For me, it has always been about the music.
I was introduced to Middle Eastern music through my father's collection of old "Hookah Lounge" vinyl LPs. A band leader himself, my father introduced me to the sounds of musicians like Sonny Lester and Freddie Elias. Later, Eddie Kochak, George Abdo, and Chris Kalogerson, served as my introduction to what would then be called “Amarabic” music: the amazing fusion of sounds and ethnicities found in the American Arab nightclubs.
In 1995, I came across a videotape of American belly dancer Alexandra King and immediately fell in love with the amazing dance form that had grown out of that music of my childhood. Abandoning a lifetime of ballet, I signed up for a 4-week beginning “belly dance” class. No sooner had I fastened the brass cymbals to my fingers did I realize my passion for this dance. Not long after I started taking regular belly dance classes, I came across videotapes of the fabulous Egyptian dancer Sohair Zaki, and my love affair with Egyptian dance was born.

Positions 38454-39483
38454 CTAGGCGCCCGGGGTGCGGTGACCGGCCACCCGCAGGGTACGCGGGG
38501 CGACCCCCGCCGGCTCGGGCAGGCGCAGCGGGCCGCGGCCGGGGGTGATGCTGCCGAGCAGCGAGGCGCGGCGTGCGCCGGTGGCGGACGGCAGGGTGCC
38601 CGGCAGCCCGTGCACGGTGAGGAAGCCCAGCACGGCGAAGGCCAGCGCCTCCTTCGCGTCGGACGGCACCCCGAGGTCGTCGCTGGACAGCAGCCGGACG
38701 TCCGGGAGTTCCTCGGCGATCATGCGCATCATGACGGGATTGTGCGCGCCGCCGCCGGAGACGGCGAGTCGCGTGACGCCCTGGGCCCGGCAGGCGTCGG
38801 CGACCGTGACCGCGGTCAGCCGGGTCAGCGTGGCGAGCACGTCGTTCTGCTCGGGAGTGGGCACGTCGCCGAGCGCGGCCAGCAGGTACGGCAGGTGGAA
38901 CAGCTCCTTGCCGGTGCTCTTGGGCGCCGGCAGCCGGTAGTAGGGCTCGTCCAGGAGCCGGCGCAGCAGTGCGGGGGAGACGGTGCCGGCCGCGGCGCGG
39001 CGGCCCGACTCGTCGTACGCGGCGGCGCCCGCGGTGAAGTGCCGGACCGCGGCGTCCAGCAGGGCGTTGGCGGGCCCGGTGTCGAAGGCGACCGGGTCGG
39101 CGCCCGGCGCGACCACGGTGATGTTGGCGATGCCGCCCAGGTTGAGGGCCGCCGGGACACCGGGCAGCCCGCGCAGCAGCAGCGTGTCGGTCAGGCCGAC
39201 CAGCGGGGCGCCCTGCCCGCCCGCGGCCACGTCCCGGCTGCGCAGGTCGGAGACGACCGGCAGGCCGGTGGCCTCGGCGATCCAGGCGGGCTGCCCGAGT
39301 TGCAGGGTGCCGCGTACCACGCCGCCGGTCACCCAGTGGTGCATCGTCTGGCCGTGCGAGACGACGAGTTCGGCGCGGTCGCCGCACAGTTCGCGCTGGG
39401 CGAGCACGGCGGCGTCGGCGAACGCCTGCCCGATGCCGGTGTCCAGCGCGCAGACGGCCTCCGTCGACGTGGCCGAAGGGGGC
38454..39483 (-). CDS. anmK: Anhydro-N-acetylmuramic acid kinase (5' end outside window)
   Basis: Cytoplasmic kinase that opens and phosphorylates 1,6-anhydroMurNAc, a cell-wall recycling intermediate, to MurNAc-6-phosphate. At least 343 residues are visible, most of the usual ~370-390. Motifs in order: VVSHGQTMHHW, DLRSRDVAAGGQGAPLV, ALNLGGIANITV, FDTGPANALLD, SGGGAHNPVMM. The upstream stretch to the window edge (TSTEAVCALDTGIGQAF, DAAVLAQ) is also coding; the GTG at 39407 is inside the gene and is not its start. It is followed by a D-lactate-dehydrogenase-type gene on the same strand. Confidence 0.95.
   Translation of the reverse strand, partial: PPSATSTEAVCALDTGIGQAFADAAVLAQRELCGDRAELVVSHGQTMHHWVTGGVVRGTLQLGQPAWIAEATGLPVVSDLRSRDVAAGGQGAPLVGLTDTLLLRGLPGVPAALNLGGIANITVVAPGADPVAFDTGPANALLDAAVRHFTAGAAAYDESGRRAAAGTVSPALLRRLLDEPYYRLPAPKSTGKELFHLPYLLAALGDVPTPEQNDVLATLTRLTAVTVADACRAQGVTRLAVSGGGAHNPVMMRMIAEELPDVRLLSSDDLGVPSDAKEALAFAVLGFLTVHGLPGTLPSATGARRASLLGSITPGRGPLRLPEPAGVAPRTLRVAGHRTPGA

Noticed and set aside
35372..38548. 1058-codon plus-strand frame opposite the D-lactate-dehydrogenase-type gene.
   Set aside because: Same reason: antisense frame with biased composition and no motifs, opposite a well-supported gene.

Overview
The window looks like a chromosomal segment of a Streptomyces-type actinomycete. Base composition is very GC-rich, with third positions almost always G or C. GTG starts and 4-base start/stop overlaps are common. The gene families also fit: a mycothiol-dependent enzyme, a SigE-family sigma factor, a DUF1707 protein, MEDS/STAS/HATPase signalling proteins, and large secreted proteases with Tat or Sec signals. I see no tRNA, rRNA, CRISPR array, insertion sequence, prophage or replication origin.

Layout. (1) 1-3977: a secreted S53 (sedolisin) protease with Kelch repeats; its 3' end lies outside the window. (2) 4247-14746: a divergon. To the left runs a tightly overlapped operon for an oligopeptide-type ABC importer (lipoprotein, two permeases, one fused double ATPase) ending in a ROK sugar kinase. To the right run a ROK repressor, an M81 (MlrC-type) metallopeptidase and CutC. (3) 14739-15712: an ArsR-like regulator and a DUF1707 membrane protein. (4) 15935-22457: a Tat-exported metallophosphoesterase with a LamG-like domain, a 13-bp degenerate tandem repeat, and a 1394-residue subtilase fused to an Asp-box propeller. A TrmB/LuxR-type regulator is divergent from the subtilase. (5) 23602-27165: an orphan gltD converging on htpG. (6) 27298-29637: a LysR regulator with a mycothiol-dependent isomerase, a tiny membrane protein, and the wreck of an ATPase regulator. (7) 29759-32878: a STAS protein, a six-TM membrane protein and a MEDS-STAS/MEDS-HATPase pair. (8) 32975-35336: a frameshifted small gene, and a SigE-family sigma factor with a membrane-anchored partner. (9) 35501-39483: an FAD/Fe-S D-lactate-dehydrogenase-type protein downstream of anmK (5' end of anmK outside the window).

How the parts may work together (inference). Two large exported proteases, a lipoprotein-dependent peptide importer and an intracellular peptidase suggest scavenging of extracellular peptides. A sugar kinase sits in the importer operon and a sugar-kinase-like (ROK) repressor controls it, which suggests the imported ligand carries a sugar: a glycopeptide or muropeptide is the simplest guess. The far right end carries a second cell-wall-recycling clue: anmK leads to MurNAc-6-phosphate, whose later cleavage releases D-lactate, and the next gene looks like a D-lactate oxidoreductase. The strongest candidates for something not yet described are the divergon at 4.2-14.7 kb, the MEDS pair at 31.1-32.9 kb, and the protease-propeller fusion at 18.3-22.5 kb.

Over the years I have traveled the country to study with many of the masters of Egyptian and American belly dance and I have worked extensively with choreographers Shareen el Safy, Hadia, and Suhaila Salimpour. I count these women as my primary influences in this dance, along with Ranya Renee, Ansuya, DaVid of Scandinavia, and Egyptian superstars Dina and Tito.
After I began working with ‘Azraa, she introduced me to the dance and staging techniques of the late Ibrahim (Bobby) Farrah. What I have since learned from his students and dance company members has had a huge influence on my dancing (and teaching) in the last few years.
I have danced for weddings, bachelorette parties, birthday parties, church socials, and community cultural events. I enjoy performing Classical and Modern Egyptian dance, as well as both Vintage American Oriental dance and modern Western-style belly dance.